• Suggested articles

    Citations

    1. (2007). 5-year, 100–240°C heating of oils and source rocks in water with different D content: CF-IRMS of C1–C4 hydrocarbon gases record H-isotope exchange with H2O.
    2. Africa; Abstract .
    3. (1994). AT: Role of transition metal catalysis in the formation of natural gas.
    4. (1985). Braun RL: General kinetic model of oil shale pyrolysis. In Situ
    5. (1997). Carbon and nitrogen isotopics in hydrocarbon research and exploration. Chemical Geology
    6. (2000). Carbon isotopic evidence for the catalytic origin of light hydrocarbons. Geochemical Transactions
    7. (1980). Cassou AM: Properties of gases and petroleum liquids derived from terrestrial kerogen at various maturation levels. Geochimica et Cosmochimica Acta
    8. (1993). Chaos in surface-catalyzed reactions.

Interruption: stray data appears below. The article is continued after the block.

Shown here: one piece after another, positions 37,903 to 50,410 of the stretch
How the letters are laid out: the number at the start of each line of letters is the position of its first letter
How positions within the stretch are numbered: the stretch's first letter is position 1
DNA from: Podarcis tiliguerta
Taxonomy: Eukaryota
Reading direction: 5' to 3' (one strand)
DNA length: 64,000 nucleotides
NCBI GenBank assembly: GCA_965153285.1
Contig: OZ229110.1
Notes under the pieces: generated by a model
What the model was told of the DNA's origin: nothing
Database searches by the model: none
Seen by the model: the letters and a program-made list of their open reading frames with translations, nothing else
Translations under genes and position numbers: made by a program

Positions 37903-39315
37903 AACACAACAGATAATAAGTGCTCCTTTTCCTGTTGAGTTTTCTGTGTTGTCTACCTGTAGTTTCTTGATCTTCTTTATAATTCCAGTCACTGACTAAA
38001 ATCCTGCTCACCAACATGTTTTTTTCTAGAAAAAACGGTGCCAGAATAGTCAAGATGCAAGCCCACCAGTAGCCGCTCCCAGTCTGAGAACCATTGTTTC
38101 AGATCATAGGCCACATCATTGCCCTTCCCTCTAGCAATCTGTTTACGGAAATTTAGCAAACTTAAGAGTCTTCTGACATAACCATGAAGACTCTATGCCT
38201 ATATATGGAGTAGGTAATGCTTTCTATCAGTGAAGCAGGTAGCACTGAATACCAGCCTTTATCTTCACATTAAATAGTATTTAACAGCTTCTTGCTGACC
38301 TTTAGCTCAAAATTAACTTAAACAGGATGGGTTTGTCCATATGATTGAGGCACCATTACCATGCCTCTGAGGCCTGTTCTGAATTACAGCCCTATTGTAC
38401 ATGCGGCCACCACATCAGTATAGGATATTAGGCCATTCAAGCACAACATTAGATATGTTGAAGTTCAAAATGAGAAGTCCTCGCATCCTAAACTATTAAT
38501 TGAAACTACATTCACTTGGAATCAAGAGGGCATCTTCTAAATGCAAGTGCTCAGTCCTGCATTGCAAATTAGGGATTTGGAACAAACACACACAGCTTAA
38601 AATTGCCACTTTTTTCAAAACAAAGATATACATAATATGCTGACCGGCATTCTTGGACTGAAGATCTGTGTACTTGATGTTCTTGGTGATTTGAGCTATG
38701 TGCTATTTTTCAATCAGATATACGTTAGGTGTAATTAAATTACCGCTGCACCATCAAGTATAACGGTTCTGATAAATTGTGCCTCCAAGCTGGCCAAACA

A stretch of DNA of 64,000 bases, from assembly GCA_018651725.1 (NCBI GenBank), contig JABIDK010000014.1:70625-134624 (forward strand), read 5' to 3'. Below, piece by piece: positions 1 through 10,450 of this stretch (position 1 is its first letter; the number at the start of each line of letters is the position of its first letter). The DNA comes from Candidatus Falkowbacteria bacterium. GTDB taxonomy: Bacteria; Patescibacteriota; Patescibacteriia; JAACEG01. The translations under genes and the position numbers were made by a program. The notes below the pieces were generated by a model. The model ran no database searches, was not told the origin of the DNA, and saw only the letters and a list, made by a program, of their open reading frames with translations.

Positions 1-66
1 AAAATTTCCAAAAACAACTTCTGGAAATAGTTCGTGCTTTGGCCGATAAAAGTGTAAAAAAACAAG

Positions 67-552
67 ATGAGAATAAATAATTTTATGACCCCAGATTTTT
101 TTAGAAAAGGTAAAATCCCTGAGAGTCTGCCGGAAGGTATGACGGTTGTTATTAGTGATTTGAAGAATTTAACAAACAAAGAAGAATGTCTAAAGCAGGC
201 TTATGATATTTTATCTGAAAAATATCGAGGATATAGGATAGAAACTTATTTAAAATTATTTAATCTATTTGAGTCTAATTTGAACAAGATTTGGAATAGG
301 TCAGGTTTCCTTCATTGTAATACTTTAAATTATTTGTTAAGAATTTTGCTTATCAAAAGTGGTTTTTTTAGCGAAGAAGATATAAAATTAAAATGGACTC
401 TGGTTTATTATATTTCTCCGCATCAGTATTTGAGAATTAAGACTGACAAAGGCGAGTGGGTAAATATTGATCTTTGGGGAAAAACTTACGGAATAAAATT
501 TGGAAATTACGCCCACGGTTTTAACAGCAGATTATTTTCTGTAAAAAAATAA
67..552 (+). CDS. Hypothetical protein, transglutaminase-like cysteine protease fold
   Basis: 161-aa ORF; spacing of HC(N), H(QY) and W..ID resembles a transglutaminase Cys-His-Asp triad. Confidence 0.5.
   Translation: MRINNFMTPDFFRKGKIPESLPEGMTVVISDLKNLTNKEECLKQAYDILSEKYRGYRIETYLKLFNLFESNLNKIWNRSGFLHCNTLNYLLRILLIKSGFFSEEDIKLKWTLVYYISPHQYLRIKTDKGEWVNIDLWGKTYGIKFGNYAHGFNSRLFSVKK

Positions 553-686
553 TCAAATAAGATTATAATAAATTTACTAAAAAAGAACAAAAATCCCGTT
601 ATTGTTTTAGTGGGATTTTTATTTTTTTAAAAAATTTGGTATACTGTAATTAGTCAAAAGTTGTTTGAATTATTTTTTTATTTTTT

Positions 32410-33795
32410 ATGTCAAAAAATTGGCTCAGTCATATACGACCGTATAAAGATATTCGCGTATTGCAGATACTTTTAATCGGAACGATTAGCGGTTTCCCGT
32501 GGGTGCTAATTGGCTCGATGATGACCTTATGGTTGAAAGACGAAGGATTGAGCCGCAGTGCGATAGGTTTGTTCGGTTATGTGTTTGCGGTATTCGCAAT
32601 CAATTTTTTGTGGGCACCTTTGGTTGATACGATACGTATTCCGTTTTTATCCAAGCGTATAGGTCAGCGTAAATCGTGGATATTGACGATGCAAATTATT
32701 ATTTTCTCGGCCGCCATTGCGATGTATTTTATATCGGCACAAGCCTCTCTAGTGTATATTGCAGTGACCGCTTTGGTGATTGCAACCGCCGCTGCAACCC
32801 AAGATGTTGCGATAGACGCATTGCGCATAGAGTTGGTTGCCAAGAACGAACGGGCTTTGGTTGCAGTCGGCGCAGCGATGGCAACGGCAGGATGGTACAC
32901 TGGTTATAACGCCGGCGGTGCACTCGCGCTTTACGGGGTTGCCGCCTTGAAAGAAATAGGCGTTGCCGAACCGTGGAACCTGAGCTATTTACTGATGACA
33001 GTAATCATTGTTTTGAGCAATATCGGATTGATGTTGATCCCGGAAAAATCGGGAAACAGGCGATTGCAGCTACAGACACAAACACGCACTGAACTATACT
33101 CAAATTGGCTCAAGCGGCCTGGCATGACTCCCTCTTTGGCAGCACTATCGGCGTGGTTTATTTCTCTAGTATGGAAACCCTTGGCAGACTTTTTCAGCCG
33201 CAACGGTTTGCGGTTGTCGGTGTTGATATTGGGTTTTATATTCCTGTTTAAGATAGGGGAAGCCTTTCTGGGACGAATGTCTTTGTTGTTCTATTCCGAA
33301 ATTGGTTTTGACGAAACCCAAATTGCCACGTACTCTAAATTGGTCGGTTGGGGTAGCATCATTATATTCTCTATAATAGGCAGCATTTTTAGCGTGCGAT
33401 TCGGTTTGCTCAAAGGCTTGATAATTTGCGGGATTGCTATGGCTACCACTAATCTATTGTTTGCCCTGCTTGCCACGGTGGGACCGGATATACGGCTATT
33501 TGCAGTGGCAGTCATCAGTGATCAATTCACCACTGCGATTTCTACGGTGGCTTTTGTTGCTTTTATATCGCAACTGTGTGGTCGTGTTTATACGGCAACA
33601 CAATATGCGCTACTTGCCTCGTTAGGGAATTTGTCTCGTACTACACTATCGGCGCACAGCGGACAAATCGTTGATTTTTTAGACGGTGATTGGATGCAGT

9. (1982). Covalent effects in the Effective-Medium Theory of Chemical Binding: Hydrogen heats of solution in the 3d metals. Physical Review B
    10. (1978). Determination of subnanogram per gram quantities of light hydrocarbons (C2-C9) in rock samples by hydrogen stripping in the flow system of a capillary gas chromatograph. Analytical Chemistry
    11. (1999). Elrod LW: The carbon isotopic composition of catalytic gas: A comparative analysis with natural gas. Geochimica et Cosmochimica Acta
    12. (2006). Enhanced late gas generation potential of petroleum source rocks via recombination reactions: Evidence from the Norwegian North Sea. Geochimica et Cosmochimica Acta